Having children is not an issue of the head. It is an issue of the heart. 

It doesn’t have to all make sense and you don’t necessarily start out having the means to cope nor having all the answers. Rather, it takes simply Faith and Obedience. 

Undoubtedly, the popular two-parent, two-children family model is neat, reasonable and practical but anything more than that seems to upset the balance and rock the boat. The common, often-fearful conception is a picture of toil; of mother and father, shouldering a life of hard work, trying their best to provide for a big household of little ones amidst the inflating demands of work and life.

As Christians, we often talk about surrendering every aspect of our life to Him; our time, our money, our possessions, our space but what about our families, our family size or even our desire to have or even not to have children? 

It’s easy to close up to the idea of having more children when we live in a society where time and the pursuit of self is revered and material costs of living are rising by the day.  

How startlingly contrary this image is to God’s reassurances about children in Psalms 127:3: 

“Sons are a heritage from the LORD, children a reward from him.”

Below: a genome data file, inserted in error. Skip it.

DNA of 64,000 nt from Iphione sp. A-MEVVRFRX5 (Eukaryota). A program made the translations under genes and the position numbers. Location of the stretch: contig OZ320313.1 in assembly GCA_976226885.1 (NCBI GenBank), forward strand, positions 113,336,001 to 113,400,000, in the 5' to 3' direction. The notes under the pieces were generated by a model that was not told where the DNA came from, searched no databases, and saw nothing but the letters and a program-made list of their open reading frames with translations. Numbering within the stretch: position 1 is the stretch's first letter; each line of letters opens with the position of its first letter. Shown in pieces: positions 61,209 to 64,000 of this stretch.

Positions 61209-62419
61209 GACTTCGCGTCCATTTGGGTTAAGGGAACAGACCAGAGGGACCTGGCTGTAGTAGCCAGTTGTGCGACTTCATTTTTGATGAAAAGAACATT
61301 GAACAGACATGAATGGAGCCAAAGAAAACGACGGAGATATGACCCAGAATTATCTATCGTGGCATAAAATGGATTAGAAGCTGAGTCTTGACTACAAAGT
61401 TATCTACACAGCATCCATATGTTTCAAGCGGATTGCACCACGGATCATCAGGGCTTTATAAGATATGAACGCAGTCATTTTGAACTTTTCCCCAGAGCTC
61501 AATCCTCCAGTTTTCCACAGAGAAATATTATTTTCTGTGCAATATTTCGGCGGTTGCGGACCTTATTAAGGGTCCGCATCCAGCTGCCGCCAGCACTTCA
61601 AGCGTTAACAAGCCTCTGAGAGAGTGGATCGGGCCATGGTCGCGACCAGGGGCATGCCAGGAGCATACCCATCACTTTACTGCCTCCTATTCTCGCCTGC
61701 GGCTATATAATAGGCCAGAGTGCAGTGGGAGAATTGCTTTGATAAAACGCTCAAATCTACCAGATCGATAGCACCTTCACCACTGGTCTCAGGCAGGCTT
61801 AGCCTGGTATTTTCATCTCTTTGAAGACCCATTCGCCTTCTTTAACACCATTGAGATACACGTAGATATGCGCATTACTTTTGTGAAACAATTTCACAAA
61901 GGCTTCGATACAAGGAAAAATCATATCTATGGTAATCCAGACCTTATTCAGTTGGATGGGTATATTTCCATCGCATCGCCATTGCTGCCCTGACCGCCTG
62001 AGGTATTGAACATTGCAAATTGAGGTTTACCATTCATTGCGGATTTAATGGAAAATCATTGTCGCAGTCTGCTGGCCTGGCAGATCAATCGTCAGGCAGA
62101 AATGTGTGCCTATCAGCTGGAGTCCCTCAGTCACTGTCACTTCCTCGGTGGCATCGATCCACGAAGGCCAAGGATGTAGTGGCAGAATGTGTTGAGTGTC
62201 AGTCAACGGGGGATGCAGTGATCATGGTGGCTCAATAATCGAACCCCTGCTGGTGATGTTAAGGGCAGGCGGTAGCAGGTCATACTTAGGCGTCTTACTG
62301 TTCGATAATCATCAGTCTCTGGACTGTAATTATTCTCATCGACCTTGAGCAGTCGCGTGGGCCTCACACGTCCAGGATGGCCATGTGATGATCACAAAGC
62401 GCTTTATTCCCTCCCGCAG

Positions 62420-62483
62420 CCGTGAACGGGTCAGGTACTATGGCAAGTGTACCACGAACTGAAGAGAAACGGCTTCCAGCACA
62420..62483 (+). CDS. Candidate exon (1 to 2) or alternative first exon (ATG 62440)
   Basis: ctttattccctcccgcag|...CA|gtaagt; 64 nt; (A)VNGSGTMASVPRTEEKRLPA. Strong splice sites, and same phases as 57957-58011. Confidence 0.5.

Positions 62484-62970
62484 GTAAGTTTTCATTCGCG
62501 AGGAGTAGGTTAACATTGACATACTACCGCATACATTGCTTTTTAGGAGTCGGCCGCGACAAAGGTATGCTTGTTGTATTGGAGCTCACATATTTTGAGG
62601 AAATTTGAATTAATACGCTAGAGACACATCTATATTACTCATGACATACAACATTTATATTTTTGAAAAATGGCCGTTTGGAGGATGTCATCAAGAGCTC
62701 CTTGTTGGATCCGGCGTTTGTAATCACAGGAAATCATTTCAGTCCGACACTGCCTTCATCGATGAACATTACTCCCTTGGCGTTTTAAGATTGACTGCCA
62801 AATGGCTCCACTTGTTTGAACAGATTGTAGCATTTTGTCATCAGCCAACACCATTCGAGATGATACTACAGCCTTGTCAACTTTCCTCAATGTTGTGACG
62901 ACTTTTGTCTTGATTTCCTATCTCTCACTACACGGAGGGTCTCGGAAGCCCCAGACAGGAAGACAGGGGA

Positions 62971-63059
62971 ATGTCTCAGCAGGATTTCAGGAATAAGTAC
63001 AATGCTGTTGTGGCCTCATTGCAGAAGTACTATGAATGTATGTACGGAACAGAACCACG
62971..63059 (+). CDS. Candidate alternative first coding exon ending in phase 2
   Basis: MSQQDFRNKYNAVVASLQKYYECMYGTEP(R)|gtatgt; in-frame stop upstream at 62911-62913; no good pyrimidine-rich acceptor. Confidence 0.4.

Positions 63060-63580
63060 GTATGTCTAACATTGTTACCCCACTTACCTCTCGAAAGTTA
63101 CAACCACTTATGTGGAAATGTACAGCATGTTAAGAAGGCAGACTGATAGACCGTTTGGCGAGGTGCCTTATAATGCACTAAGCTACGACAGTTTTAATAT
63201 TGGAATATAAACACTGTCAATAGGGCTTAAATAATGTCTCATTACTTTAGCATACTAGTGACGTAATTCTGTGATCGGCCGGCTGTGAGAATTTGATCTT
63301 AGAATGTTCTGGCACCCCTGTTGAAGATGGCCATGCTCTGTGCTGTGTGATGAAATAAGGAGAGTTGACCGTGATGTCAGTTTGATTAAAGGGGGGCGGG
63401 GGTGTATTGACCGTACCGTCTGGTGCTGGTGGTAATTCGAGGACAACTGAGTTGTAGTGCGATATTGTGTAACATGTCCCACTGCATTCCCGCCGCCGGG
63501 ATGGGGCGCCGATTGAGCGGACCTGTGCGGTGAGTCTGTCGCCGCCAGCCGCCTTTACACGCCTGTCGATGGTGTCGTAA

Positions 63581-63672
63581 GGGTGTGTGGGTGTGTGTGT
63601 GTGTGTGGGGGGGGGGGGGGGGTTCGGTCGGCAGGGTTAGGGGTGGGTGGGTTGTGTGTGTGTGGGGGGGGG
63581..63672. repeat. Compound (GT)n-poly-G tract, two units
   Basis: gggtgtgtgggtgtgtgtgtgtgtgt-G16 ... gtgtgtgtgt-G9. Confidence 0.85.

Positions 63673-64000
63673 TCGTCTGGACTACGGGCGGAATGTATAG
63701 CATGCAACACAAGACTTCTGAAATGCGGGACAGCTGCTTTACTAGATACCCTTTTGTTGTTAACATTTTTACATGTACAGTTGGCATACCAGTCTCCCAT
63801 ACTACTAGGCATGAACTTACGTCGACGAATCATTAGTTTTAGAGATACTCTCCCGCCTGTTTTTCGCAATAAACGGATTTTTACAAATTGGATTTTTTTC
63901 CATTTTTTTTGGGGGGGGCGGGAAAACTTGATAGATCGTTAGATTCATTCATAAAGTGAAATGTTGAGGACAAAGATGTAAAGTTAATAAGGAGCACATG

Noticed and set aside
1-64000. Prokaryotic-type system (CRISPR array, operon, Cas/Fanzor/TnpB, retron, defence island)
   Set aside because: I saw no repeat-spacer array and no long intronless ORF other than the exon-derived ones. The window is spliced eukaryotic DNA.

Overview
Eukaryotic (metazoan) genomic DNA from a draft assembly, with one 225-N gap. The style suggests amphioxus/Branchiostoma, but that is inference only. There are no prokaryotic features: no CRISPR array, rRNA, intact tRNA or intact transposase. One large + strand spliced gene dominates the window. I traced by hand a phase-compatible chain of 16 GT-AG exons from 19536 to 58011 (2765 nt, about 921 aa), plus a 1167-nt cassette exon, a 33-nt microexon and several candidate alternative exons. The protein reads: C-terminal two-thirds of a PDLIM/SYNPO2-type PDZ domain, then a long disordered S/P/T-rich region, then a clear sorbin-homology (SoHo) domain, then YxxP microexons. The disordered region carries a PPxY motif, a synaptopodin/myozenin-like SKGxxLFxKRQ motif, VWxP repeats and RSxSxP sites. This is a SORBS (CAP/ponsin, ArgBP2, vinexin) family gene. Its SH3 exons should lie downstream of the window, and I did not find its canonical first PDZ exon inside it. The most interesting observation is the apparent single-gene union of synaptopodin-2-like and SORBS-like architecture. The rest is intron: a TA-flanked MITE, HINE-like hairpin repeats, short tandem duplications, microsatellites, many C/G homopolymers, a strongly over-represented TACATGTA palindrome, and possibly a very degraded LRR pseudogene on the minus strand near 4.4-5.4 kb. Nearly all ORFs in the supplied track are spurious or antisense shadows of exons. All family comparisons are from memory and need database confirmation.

A reward! Not a burden! A blessing, not a liability! 

Parenting can be, for some, a journey of choosing to put love in action regardless of the obstacles and challenges, knowing full well that God will be faithful despite and in spite of our inadequecies. It may mean choosing to say, “As long as there’s room in our hearts, we’ll find a way.”

Indeed, our children are a blessing and a wonderful gift. We are honoured to be entrusted with these precious ones for our time here. 

Having children prunes us from deep within, and causes us to derive a greater meaning and pleasure in all that we do

We do not count on an early retirement but we look forward to walking hand in hand with them towards the eternal plans and purposes of God- a lasting inheritance of God’s redeeming work through all generations. 

Enroute to Happiness: How we are coping with PSLE

We’re merely two months away from PSLE, the major high stakes national exam  in this country for primary schoolers. Concerned ones have been asking how we are coping and it seems like a concern: It’s a first for both of us: first time candidate, first time mother-of-candidate. It all seems like a big deal with quake-sized trepidations but… we’re glad that we’re managing.

  

We’re managing to shrug off the stress and the pressure cooker environment.